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Original Investigation
September 24, 2020

Novel Risk Loci in Tinnitus and Causal Inference With Neuropsychiatric Disorders Among Adults of European Ancestry

Author Affiliations
  • 1Division of Otolaryngology, Department of Surgery, University of California, San Diego, La Jolla
  • 2Harvard School of Public Health, Boston, Massachusetts
  • 3Research Service, Veterans Affairs San Diego Healthcare System, San Diego, California
  • 4Department of Psychiatry, University of California, San Diego, La Jolla
  • 5Psychiatry Service, Veterans Affairs San Diego Healthcare System, San Diego, California
  • 6Center of Excellence for Stress and Mental Health, Veterans Affairs San Diego Healthcare System, San Diego, California
JAMA Otolaryngol Head Neck Surg. 2020;146(11):1015-1025. doi:10.1001/jamaoto.2020.2920
Key Points

Question  What is the genetic architecture of tinnitus and its association with neuropsychiatric disorders?

Findings  This genome-wide association study in 172 995 European adults from the UK Biobank identified 6 significant loci and 27 genes, with replication in 260 832 adults from the Million Veteran Program for 3 of 6 loci and 8 of 27 genes. Genetic correlations were identified between tinnitus and hearing loss, insomnia, and neuropsychiatric disorders, and evidence of relationships based on mendelian randomization was inferred for major depressive disorder, years of schooling, and hearing loss.

Meaning  Characterization of the genetic architecture of tinnitus and identification of specific risk genes is critical for targeted clinical research into this pervasive disorder.


Importance  Tinnitus affects at least 16 million US adults, but its pathophysiology is complicated, and treatment options remain limited. A heritable component has been identified in family and twin studies; however, no large-scale genome-wide association studies (GWAS) have been accomplished.

Objective  To identify genetic risk loci associated with tinnitus, determine genetic correlations, and infer possible relationships of tinnitus with hearing loss and neuropsychiatric disorders and traits.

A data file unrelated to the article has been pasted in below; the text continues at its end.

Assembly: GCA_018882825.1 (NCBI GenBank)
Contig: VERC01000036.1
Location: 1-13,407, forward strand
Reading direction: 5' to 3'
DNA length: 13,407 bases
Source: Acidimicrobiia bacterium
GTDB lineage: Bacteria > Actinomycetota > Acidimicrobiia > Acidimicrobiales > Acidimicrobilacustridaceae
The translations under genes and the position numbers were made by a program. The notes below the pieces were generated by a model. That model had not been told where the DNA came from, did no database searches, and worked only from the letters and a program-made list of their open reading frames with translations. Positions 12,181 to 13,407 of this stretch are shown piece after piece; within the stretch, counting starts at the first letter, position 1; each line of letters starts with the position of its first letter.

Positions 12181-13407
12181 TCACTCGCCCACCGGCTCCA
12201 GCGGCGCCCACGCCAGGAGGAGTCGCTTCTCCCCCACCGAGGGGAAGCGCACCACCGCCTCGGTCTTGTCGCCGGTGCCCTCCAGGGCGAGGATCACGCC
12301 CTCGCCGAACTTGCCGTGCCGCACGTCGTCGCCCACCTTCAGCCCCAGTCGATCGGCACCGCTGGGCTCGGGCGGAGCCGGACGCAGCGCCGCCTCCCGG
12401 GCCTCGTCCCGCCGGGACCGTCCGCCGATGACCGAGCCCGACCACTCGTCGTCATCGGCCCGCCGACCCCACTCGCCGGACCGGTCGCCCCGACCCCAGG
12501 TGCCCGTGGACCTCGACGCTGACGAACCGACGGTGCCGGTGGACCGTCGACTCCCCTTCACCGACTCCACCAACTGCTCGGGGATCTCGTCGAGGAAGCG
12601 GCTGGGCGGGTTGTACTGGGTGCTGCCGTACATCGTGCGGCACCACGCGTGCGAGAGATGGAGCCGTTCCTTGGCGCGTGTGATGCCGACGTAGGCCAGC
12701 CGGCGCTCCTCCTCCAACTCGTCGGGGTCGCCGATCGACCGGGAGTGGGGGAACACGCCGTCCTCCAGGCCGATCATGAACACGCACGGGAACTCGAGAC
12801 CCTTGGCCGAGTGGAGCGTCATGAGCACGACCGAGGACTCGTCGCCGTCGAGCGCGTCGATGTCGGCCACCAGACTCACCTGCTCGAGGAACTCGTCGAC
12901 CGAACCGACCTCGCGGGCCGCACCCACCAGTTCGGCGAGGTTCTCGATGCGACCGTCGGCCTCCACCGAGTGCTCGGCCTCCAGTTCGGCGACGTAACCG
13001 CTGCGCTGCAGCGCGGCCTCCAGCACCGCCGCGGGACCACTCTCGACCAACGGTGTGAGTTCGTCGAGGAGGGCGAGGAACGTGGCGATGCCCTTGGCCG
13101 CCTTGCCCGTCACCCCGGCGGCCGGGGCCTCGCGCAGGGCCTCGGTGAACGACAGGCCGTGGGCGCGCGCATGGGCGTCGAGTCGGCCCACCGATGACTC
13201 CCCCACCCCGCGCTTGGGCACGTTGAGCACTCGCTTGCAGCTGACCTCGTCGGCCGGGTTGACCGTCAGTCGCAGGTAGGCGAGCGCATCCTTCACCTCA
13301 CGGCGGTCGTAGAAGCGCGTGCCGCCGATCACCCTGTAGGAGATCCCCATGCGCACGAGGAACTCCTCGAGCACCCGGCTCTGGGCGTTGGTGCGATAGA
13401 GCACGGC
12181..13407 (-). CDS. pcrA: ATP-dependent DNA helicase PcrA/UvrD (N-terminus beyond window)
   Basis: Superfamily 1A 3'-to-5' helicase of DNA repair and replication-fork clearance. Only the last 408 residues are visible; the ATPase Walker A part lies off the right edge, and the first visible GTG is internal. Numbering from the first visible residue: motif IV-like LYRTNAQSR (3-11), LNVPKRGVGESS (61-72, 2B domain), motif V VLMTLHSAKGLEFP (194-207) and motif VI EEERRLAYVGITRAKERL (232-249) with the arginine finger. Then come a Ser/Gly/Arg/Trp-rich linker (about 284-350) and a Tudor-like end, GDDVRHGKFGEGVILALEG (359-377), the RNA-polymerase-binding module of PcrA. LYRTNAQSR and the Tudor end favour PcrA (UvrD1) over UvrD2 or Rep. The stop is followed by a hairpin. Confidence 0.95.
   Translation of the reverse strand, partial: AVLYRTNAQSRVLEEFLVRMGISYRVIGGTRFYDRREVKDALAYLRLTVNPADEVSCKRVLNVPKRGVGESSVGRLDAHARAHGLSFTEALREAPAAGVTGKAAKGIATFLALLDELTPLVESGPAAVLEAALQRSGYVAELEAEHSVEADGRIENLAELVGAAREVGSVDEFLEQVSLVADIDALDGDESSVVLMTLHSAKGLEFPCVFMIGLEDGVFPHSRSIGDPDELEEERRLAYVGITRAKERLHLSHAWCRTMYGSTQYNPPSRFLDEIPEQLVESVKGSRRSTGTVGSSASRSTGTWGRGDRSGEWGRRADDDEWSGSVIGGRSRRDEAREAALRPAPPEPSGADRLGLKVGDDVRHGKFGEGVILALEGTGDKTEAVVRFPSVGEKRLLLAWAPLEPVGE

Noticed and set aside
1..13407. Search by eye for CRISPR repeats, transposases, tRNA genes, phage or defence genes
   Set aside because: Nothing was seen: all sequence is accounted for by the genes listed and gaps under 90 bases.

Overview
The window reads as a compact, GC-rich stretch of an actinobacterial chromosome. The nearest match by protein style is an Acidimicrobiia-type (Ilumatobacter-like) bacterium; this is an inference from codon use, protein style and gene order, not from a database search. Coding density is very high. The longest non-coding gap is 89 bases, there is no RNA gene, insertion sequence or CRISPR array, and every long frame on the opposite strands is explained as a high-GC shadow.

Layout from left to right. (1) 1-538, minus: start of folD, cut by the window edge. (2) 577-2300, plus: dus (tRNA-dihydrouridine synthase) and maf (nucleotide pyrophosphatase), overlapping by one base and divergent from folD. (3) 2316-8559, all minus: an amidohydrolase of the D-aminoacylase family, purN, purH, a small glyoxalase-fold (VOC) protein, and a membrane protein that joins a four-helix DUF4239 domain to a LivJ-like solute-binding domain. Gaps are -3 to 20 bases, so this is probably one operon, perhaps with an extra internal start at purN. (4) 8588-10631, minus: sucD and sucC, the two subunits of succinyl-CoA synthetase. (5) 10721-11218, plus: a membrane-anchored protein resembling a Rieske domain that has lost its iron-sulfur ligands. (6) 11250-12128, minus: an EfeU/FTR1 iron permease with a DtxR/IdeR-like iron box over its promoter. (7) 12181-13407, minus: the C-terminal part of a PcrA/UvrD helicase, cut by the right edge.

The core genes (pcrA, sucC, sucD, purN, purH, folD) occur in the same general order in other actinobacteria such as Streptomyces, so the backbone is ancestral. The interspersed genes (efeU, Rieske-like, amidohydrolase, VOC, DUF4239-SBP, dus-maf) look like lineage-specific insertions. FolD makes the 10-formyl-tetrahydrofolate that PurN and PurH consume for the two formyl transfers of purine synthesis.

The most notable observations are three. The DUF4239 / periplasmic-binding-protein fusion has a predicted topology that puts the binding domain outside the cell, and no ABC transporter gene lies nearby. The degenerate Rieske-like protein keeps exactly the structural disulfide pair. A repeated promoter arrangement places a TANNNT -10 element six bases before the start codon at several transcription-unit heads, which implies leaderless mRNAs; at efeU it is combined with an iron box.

Design, Setting, and Participants  A GWAS of self-reported tinnitus was performed in the UK Biobank (UKB) cohort using a linear mixed-model method implemented in BOLT-LMM (linear mixed model). Replication of significant findings was sought in the nonoverlapping US Million Veteran Program (MVP) cohort. A total of 172 995 UKB (discovery) and 260 832 MVP (replication) participants of European ancestry with self-report regarding tinnitus and hearing loss underwent genomic analysis. Linkage-disequilibrium score regression and mendelian randomization were performed between tinnitus and hearing loss and neuropsychiatric disorders. Data from the UKB were acquired and analyzed from September 24, 2018, to December 13, 2019. Data acquisition for the MVP cohort was completed July 22, 2019. Data analysis for both cohorts was completed on February 11, 2020.

Main Outcomes and Measures  Estimates of single nucleotide variation (SNV)–based heritability for tinnitus, identification of genetic risk loci and genes, functional mapping, and replication were performed. Genetic association and inferred causality of tinnitus compared with hearing loss and neuropsychiatric disorders and traits were analyzed.

Results  Of 172 995 UKB participants (53.7% female; mean [SD], 58.0 [8.2] years), 155 395 unrelated participants underwent SNV-based heritability analyses across a range of tinnitus phenotype definitions that explained approximately 6% of the heritability. The GWAS based on the most heritable model in the full UKB cohort identified 6 genome-wide significant loci and 27 genes in gene-based analyses, with replication of 3 of 6 loci and 8 of 27 genes in 260 832 MVP cohort participants (92.8% men; mean [SD] age, 63.8 [13.2] years). Mendelian randomization indicated that major depressive disorder had a permissive effect (β = 0.133; P = .003) and years of education had a protective effect (β = −0.322, P = <.001) on tinnitus, whereas tinnitus and hearing loss inferred a bidirectional association (β = 0.072, P = .001 and β = 1.546, P = <.001, respectively).

Conclusions and Relevance  This large GWAS characterizes the genetic architecture of tinnitus, demonstrating modest but significant heritability and a polygenic profile with multiple significant risk loci and genes. Genetic correlation and inferred causation between tinnitus and major depressive disorder, educational level, and hearing impairment were identified, consistent with clinical and neuroimaging evidence. These findings may guide gene-based diagnostic and therapeutic approaches to this pervasive disorder.

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